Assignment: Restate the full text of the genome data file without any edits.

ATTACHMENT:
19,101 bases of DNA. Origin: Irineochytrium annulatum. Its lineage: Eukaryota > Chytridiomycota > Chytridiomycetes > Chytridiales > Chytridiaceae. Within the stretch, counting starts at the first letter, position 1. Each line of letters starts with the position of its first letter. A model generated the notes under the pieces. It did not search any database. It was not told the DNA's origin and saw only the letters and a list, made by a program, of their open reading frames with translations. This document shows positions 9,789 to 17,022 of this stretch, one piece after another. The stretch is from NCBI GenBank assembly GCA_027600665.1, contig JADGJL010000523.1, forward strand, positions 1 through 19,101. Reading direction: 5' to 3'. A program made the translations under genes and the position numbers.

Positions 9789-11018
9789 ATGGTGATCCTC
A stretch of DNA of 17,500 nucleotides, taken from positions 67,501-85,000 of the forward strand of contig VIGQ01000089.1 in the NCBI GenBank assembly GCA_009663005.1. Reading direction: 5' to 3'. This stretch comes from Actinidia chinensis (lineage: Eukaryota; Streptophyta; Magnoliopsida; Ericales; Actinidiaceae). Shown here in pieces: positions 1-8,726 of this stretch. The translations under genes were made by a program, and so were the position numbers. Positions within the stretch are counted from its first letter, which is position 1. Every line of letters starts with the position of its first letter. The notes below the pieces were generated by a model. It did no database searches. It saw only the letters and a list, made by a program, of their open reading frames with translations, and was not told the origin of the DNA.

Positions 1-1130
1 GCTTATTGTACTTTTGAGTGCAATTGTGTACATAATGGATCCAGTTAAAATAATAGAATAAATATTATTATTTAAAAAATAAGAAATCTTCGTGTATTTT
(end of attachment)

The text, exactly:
19,101 bases of DNA. Origin: Irineochytrium annulatum. Its lineage: Eukaryota > Chytridiomycota > Chytridiomycetes > Chytridiales > Chytridiaceae. Within the stretch, counting starts at the first letter, position 1. Each line of letters starts with the position of its first letter. A model generated the notes under the pieces. It did not search any database. It was not told the DNA's origin and saw only the letters and a list, made by a program, of their open reading frames with translations. This document shows positions 9,789 to 17,022 of this stretch, one piece after another. The stretch is from NCBI GenBank assembly GCA_027600665.1, contig JADGJL010000523.1, forward strand, positions 1 through 19,101. Reading direction: 5' to 3'. A program made the translations under genes and the position numbers.

Positions 9789-11018
9789 ATGGTGATCCTC
A stretch of DNA of 17,500 nucleotides, taken from positions 67,501-85,000 of the forward strand of contig VIGQ01000089.1 in the NCBI GenBank assembly GCA_009663005.1. Reading direction: 5' to 3'. This stretch comes from Actinidia chinensis (lineage: Eukaryota; Streptophyta; Magnoliopsida; Ericales; Actinidiaceae). Shown here in pieces: positions 1-8,726 of this stretch. The translations under genes were made by a program, and so were the position numbers. Positions within the stretch are counted from its first letter, which is position 1. Every line of letters starts with the position of its first letter. The notes below the pieces were generated by a model. It did no database searches. It saw only the letters and a list, made by a program, of their open reading frames with translations, and was not told the origin of the DNA.

Positions 1-1130
1 GCTTATTGTACTTTTGAGTGCAATTGTGTACATAATGGATCCAGTTAAAATAATAGAATAAATATTATTATTTAAAAAATAAGAAATCTTCGTGTATTTT